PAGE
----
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Algae introduction

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Algae introduction

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The term "algae" covers many different organisms capable of producing oxygen through photosynthesis (the process of harvesting light energy from the sun to generate carbohydrates).
Algae are a diverse group of aquatic organisms that have the ability to conduct photosynthesis. Certain algae are familiar to most people; for instance, seaweeds (such as kelp or phytoplankton), pond scum or the algal blooms in lakes. However, there exists a vast and varied world of algae that are not only helpful to us, but are critical to our existence.

The term "algae" covers many different organisms capable of producing oxygen through photosynthesis (the process of harvesting light energy from the sun to generate carbohydrates).
Algae are a diverse group of aquatic organisms that have the ability to conduct photosynthesis. Certain algae are familiar to most people; for instance, seaweeds (such as kelp or phytoplankton), pond scum or the algal blooms in lakes. However, there exists a vast and varied world of algae that are not only helpful to us, but are critical to our existence.

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Algae introduction

  1. 1. AISECT COLLEGE LIKE, COMMENT AND SHARE NOW Dr. Priya Trivedi M.Sc.(BOTANY), M.Ed., Ph.D. Head ,Academics and Department of Science at Compfeeders Aisect College of Professional Studies, Indore
  2. 2. Welcome to the Kingdom of Algae..... INTRODUCTION TOALGAE LIKE, COMMENT AND SHARE NOW
  3. 3. Welcome to the Kingdom of Algae..... 1. Introduction to Algae 2. Definitions of Algae 3. General characteristics 4. Occurrence
  4. 4. Introduction to Algae: The term algae (Latin — seaweeds) was first introduced by Linnaeus in 1753, meaning the Hepaticeae. The algae comprise of a large heterogeneous assemblage of plants which are diverse in habitat, size, organisation, physiology, biochemistry, and reproduction. It is an important group of Thallophyta (Gr. Thallos — a sprout; phyton — a plant), the primitive and simplest division of the plant kingdom. The orderly systematic study of algae is called Phycology (Gr. phycos — seaweeds; logos — study or discourse). The algae are chlorophyll-containing primitive plants, both prokaryotic and eukaryotic, with wide range, starting from unicellular to multicellular organisations and Autophytic (which can manufacture their own food) .
  5. 5. Definitions of Algae: 1. Fritsch, F. (1935) defined algae as the holophytic organisms (as well as their numerous colourless derivatives) that fail to reach the higher level of differentiation characteristic of the archegoniate plants. 2. Smith, G. M. (1955) defined algae as simple plants with an autotrophic mode of nutrition. 3. Chapman, V. J. (1962) defined algae (seaweeds of the seashore and green skeins in stagnant fresh water, ponds and pools) as among the simplest in the plant kingdom. 4. Prescott, G. W. (1969) defined algae as those chlorophyll-bearing organisms (and their colourless relatives) which are thalloid, i.e., having no true roots, stems and leaves or leaf-like organs. 5. Singh, R. N. (1974) defined that the algae are by and large simple plants which display a spectrum of photosynthetic pigments and evolve oxygen during the process of photosynthesis.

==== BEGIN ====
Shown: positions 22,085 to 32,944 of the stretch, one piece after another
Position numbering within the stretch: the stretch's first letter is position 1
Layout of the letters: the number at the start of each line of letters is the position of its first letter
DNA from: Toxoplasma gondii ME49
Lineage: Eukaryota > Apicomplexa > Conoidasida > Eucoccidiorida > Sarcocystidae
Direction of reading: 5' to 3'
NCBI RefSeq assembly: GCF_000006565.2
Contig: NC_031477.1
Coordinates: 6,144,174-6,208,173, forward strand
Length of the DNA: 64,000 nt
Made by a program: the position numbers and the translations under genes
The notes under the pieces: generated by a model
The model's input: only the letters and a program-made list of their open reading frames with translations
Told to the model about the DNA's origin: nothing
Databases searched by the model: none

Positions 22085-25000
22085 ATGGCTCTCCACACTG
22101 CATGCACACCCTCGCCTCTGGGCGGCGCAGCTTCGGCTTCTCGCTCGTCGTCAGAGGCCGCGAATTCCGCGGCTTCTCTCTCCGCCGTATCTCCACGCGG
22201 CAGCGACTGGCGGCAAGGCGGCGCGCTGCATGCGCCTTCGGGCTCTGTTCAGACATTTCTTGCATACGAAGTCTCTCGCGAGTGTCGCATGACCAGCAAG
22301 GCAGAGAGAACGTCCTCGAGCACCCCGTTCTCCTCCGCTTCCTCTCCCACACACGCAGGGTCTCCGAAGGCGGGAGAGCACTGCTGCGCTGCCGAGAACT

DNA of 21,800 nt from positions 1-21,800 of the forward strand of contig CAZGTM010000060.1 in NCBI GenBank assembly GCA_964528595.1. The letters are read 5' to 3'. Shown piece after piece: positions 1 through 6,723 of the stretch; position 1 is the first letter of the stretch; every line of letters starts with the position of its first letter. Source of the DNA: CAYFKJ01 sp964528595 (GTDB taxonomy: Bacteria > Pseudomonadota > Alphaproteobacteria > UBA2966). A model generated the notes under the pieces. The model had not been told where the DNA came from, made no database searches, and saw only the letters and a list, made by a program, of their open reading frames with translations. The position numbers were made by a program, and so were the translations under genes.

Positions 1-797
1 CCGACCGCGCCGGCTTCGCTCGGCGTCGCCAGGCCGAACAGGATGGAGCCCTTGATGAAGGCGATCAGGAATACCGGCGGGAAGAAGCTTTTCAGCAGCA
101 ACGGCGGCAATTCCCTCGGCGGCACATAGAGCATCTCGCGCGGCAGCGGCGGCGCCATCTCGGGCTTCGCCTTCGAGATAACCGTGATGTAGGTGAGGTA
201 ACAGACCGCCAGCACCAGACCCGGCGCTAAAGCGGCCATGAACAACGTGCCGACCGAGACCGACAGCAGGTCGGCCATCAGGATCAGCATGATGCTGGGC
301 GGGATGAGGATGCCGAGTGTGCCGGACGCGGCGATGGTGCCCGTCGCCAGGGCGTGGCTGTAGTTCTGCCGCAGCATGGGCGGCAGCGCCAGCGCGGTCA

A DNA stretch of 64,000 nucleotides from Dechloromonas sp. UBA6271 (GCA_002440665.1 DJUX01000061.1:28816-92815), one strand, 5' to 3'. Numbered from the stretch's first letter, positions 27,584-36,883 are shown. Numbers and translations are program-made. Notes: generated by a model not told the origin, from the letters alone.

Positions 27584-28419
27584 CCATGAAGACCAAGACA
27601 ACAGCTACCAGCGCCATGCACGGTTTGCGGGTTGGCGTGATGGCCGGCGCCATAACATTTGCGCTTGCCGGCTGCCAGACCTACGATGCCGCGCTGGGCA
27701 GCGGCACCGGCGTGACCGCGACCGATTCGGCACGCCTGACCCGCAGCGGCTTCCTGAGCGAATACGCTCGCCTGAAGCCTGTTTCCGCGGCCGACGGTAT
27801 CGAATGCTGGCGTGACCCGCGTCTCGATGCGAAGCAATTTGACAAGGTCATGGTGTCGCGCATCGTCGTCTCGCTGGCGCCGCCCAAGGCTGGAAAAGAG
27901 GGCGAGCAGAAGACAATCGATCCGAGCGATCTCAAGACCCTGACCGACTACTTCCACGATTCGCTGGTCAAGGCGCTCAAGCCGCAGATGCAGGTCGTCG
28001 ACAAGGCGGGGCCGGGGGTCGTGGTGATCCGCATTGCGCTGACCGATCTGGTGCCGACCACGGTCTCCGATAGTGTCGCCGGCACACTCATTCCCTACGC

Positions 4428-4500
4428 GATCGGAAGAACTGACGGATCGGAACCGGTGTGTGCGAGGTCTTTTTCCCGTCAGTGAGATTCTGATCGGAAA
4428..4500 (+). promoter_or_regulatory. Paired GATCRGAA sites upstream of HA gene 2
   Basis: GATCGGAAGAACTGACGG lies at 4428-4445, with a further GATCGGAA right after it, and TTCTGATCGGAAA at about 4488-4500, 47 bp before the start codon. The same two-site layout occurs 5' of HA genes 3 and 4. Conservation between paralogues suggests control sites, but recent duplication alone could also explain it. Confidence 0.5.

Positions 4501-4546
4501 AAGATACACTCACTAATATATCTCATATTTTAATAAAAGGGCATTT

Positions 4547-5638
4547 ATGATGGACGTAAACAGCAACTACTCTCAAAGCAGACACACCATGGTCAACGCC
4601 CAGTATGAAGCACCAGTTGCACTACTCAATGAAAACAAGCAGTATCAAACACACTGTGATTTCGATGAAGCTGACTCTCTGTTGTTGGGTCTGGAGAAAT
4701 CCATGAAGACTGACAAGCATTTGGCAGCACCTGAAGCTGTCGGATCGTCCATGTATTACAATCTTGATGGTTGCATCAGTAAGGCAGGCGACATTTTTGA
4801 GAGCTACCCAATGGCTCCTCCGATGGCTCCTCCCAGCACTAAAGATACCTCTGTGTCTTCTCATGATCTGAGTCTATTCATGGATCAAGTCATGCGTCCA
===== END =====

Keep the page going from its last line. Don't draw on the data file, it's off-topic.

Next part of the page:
6. 6. General Characteristics of Algae: 1. Algae are chlorophyll-bearing autotrophic thalloid plant body. 2. Almost all the algae are aquatic. 3. The plant body may be unicellular to large robust multicellular structure. 4. The multicellular complex thalli lack vascular tissue and also show little differentiation of tissues.
  7. 7. 5. The sex organs are generally unicellular but, when multicellular, all cells are fertile and in most cases the entire structure does not have any protection jacket. 6. The zygote undergoes further development either by mitosis or meiosis, but not through embryo formation. 7. Plants having distinct alternation of generations. 8. Both gametophyte and sporophyte generations — when present in the life cycle are independent.
  8. 8. Occurrence of Algae :  The algae are ubiquitous (present everywhere) in distribution, i.e., they are found in fresh water as well as marine water, on soil, on rock, as epiphytes or parasites on plants and animals, in hot springs, in desert, on permanent snow-fields etc.  But they mainly dwell in aquatic environments.  Based on habitat the algae may be categorized as: 1. Aquatic algae. 2. Terrestrial algae, and 3. Algae of remarkable habitats.
  9. 9. 1. Aquatic Algae: Aquatic algae may be found in fresh water (when salinity is as low-as 10 ppm) or marine water (when salinity is 33-40%). Again, certain algae grow in brackish water which is unpalatable for drinking, but less salty than sea water. The fresh water algae usually grow in ponds, lakes, tanks, ditches etc.
  10. 10. The very common fresh water algae are Chlamydomonas, Volvox, Ulothrix, Chara, Oedogonium, Spirogyra, Nostoc, Oscillatoria etc. A. B. C. D. E. F.